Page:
Plastic in Numbers

The global impact of plastic waste is staggering, with some countries contributing more significantly than others. As we delve into the data, we'll explore the top nations in terms of mismanaged plastic waste and individual plastic consumption per year.

The Top 10 Countries with Mismanaged Plastic Waste per Year

A graph displaying the top 10 countries with the most mismanaged waste in million tons

  1. India – 7.3 million tons
  2. China – 6.5 million tons
  3. Brazil – 4.8 million tons
  4. Indonesia – 3.3 million tons
  5. Thailand – 3.3 million tons
  6. Russian Federation – 3.1 million tons
  7. Mexico – 2.7 million tons
  8. United States – 2 million tons
  9. Saudi Arabia – 1.5 million tons
  10. Congo Dem. Rep – 1.1 million tons

Top 10 Countries with Highest Plastic Consumption per Person per Year (kg / capita / year)

A graph displaying the top countries with highest waste consumption per person per year

  1. Iceland - 128.9 kg / capita / year
  2. Mongolia - 127.6 kg / capita / year
  3. United Arab Emirates - 116.3 kg / capita / year
  4. Singapore - 104.4 kg / capita / year
  5. Luxembourg - 101.6 kg / capita / year
  6. Kuwait - 80.3 kg / capita / year
  7. United States – 69 kg / capita / year
  8. Saudi Arabia - 58.5 kg / capita / year
  9. Italy - 56.1 kg / capita / year
  10. Canada - 55.4 kg / capita / year

When it comes to the global issue of plastic waste, the numbers reveal a fascinating story. India tops the list with a staggering 7.3 million tons of mismanaged plastic waste each year, closely followed by China at 6.5 million tons.

While these numbers are immense, it's interesting to note that when we shift our focus to plastic consumption per person, neither India nor China make the top ten. Instead, Iceland takes the crown, with each resident consuming an average of 128.9 kg of plastic annually, closely trailed by Mongolia and the United Arab Emirates.

The United States and Saudi Arabia are both notable for appearing on both lists, indicating both high individual consumption and substantial mismanagement. These figures highlight the complexities and disparities in how different nations produce, consume, and manage plastic, emphasising the need for global solutions and cooperation.

Why Should We Care?

A plastic waste bottle on a beach

Plastic pollution isn't just an eyesore. It's a profound issue that impacts our world in ways you might not expect. From the smallest organisms to the largest ecosystems, no part of our natural world is untouched by the effects of plastic waste.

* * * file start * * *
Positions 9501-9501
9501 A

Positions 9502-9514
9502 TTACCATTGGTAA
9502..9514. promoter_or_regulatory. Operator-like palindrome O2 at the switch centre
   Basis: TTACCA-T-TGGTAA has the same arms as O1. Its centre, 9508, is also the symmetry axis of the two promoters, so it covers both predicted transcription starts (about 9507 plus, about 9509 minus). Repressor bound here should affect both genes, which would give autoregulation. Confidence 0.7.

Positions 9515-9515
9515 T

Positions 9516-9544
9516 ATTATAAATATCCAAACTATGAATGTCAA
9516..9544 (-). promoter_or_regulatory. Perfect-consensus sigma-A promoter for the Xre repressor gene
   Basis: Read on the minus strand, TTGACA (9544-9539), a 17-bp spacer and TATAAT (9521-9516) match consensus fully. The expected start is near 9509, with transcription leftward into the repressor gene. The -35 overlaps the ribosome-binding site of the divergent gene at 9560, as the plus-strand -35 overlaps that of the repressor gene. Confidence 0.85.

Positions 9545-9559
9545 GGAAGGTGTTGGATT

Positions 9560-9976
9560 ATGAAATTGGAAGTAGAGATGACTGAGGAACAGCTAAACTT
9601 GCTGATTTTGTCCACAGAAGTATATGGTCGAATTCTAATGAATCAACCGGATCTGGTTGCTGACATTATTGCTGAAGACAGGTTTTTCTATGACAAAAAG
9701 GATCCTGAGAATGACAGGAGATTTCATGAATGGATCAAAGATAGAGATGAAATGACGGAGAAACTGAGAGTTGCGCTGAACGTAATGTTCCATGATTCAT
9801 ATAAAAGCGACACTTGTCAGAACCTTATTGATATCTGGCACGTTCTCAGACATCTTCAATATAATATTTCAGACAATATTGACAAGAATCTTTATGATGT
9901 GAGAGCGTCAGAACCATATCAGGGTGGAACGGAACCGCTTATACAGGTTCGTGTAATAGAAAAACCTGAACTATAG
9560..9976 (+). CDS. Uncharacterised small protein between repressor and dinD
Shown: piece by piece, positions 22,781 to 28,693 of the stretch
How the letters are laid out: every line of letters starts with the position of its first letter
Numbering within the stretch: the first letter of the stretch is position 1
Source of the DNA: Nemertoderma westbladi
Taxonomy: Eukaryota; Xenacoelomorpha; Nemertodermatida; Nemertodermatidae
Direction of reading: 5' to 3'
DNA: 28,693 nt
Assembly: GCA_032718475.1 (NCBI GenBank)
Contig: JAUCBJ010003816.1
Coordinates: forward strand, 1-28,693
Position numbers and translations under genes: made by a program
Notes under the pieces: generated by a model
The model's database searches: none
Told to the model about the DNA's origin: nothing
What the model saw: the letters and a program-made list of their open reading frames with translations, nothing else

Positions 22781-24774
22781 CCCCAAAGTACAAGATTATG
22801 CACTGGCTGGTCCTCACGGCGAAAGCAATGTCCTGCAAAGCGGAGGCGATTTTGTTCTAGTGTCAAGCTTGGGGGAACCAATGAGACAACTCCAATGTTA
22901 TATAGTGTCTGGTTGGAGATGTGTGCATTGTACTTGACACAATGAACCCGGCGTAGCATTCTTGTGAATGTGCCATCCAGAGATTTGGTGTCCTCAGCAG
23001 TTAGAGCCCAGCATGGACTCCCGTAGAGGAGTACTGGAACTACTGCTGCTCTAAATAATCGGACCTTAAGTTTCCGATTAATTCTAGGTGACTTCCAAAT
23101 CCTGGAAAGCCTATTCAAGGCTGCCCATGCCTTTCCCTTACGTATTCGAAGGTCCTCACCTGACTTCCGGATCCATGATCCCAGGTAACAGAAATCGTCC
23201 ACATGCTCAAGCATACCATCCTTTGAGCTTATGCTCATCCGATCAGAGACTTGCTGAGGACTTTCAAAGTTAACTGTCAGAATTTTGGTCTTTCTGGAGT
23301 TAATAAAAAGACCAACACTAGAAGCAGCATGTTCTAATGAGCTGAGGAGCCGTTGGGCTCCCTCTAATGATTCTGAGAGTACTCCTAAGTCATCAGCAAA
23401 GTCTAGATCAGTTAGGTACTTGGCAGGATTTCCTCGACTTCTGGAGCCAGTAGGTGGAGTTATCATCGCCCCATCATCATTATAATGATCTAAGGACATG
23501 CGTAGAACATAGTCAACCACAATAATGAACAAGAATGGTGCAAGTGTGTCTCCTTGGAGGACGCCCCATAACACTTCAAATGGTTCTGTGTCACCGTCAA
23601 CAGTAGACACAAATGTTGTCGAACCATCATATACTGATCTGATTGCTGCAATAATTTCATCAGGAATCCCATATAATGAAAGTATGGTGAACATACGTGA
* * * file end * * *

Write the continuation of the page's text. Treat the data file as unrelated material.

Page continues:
One of the most visible impacts of plastic pollution is its harm to wildlife. Every year, countless birds, marine animals, and other creatures suffer and often die due to plastic waste. They can mistake plastic items for food, leading to ingestion and often fatal consequences. Others become entangled in discarded plastic products, which can cause severe injuries and impede their ability to move or eat.

Beyond its effects on wildlife, plastic pollution also contributes to the degradation of our natural environments. Our beautiful beaches, once pristine, are now often littered with plastic debris. Our oceans, home to diverse marine life, are turning into plastic soup. Our soil, too, is not immune. Microplastics – tiny particles of broken-down plastic – are finding their way into our soil, with effects on soil health that we're only beginning to understand.

But it's not just about nature. Plastic pollution affects us, humans, too. The plastic we discard doesn't disappear; it breaks down into microplastics, which can end up in our food and water supplies. The health implications of this are still not fully understood, but the idea of consuming plastic is far from appetising.

In short, plastic pollution is a complex problem with environmental, wildlife, and potentially human health implications. Understanding and acting upon Plastic Overshoot Day is a crucial step towards mitigating these impacts.

We Can Make a Difference!

Woman shopping in grocery shop holding a green pepper

As overwhelming as the problem may seem, there is hope. Each of us can play a role in addressing plastic pollution and mitigating its impacts on our planet.

An essential step in combatting plastic pollution is reducing our plastic waste. While this may seem daunting at first, there are actually many simple and practical ways to reduce your plastic waste in daily life. Our team at HIPPO has put together a comprehensive guide on this very topic. Check out our blog post on how to reduce your plastic waste to get started.

Moreover, our efforts don't stop at individual actions. We need system-wide changes to make a significant impact. This includes improving our waste management systems, developing better recycling technologies, and advocating for policies that reduce plastic production at the source. Thankfully governments are starting to pay attention to this urgent issue, and England will fall in line with the rest of the UK as it bans single use plastics from 1st October 2023.

By taking these steps, we can help push back Plastic Overshoot Day and ensure a healthier planet for future generations.